BETA

California governor honors LDS Church for service

SACRAMENTO, CALIF.

Last summer, waves of Church members — between 10,000 and 15,000 — hosted and cheered the athletes of the 2015 Special Olympics World Games in Los Angeles. In recognition of their acts of service, California Gov. Jerry Brown presented the Church with the Governor’s 2016 Volunteering and Service Spotlight Award — the highest honor the governor bestows for volunteerism.

Gov. Brown called the Church and seven other category winners “California heroes” who have “gone above and beyond in the world of service and volunteerism.” The Spotlight Award honors “a group or individual who has uniquely met a community need with the power of service.”

The ceremony was held April 7 in the Governor’s Office at the State Capitol in Sacramento.

Larry Eastland, vice chair of the Southern California Public Affairs Council and architect of the Church’s Special Olympics involvement, said in accepting the award it belongs to the “15,000 pairs of helping hands who made the Special Olympics memorable and exceptional.” Thanking the governor for the honor, Brother Eastland said the Special Olympics initiative will serve as a “catalyst for continual community action and service” by members of the Church throughout California.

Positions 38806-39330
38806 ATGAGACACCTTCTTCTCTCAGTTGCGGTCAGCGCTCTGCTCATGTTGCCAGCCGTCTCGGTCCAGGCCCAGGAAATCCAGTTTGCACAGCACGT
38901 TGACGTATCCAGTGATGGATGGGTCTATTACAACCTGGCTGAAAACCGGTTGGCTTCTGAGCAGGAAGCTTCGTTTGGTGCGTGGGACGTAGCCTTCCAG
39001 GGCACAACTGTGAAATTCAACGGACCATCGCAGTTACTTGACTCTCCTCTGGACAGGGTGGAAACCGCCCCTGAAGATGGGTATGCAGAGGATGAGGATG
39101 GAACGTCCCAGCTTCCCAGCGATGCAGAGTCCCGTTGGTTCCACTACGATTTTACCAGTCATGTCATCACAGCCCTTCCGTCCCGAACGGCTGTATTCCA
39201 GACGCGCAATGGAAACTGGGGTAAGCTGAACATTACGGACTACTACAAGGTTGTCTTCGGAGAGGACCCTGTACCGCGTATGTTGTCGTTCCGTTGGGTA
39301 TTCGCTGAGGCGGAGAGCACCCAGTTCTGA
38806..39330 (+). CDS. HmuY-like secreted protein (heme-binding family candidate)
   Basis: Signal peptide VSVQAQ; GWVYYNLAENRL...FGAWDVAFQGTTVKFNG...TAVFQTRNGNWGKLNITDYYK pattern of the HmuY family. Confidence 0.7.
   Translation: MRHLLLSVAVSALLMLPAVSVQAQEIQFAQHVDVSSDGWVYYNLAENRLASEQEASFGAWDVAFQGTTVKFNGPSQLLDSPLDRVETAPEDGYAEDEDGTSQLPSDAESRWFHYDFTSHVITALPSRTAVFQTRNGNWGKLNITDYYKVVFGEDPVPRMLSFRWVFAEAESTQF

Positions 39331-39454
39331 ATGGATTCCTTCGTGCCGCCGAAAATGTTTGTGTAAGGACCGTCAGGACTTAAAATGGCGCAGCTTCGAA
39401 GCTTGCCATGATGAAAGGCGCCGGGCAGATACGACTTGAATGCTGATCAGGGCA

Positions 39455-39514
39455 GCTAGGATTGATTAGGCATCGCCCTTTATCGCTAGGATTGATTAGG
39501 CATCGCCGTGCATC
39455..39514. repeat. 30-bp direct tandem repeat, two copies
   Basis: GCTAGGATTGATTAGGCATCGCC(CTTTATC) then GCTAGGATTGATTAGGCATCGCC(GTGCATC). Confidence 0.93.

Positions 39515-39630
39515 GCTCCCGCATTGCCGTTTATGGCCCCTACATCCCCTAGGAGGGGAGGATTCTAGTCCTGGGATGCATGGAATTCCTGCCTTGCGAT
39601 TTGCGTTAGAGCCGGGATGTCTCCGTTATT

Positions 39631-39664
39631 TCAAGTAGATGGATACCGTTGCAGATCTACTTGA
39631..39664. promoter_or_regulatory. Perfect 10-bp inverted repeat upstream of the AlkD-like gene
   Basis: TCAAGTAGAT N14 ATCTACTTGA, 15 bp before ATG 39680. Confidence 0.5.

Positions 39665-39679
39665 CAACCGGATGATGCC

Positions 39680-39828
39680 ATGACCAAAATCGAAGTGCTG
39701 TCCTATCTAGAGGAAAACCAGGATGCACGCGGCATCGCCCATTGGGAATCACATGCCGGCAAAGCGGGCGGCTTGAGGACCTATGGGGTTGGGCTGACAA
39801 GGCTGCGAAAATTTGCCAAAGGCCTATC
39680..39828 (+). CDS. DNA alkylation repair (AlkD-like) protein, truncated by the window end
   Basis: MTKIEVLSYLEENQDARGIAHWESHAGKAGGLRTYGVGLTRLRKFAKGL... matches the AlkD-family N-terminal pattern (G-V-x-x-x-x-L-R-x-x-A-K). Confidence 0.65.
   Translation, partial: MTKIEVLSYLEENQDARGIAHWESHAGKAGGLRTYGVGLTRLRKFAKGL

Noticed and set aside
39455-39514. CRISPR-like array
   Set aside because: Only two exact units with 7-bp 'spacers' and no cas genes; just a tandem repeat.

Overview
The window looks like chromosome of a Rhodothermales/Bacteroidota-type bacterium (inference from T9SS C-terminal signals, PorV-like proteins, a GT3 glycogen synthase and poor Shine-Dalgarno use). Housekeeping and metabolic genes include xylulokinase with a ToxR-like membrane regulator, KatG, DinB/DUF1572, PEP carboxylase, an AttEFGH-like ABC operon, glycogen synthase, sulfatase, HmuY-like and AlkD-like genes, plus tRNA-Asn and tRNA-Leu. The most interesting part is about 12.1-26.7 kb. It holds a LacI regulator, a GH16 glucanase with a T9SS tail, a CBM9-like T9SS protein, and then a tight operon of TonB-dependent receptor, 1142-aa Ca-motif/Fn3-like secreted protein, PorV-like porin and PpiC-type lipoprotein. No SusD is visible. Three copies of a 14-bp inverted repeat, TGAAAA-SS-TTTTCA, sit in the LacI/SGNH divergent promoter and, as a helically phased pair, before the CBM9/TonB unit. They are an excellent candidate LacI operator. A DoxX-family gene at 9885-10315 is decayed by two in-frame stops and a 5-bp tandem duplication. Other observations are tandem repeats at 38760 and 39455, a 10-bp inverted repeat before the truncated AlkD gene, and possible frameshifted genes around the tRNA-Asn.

Also representing the Church at the ceremony were Elder Gary Wilde, an Area Seventy, and Maureen Fedail, director of Host Town for the 2015 Special Olympics World Games.

Elder Wilde surmised that this endeavor by thousands of Church members in nearly 50 California cities will yield “long-term benefits for the Church in dozens of communities and will leave lasting impressions on the foreign athletes from 165 nations as they continually reflect on their experiences during the Olympic Games.”

Karen Baker, secretary of service and volunteering for the governor, presented the award. Through a meeting between Matt Ball, director of the North America West Area public affairs office for the Church, the secretary learned of the Church’s massive outpouring of service and immediately determined that their work would be recognized by the state.

During the pre-Olympic “Host Town” phase of the Games, Church members cooked meals, provided transportation, acted as language interpreters or delegation liaisons, entertained at concerts, assisted with housing and introduced 7,000 athletes and coaches to some of California’s most well-known attractions. Thousands of Church members also became “Fans in the Stands” spectators rooting for the athletes at dozens of venues around Southern California from July 25 through Aug. 2.

For Sister Fedail, “serving our brothers and sisters who are intellectually disabled is the Lord's work.” She said Host Town was a success in part because of “the great organization put in place by the LDS Church and their stake directors of public affairs.” She believes for the delegations of athletes who came to the Games, Host Town “was one of the most important and memorable aspects of their visit to Southern California.”

Sorry, no more articles available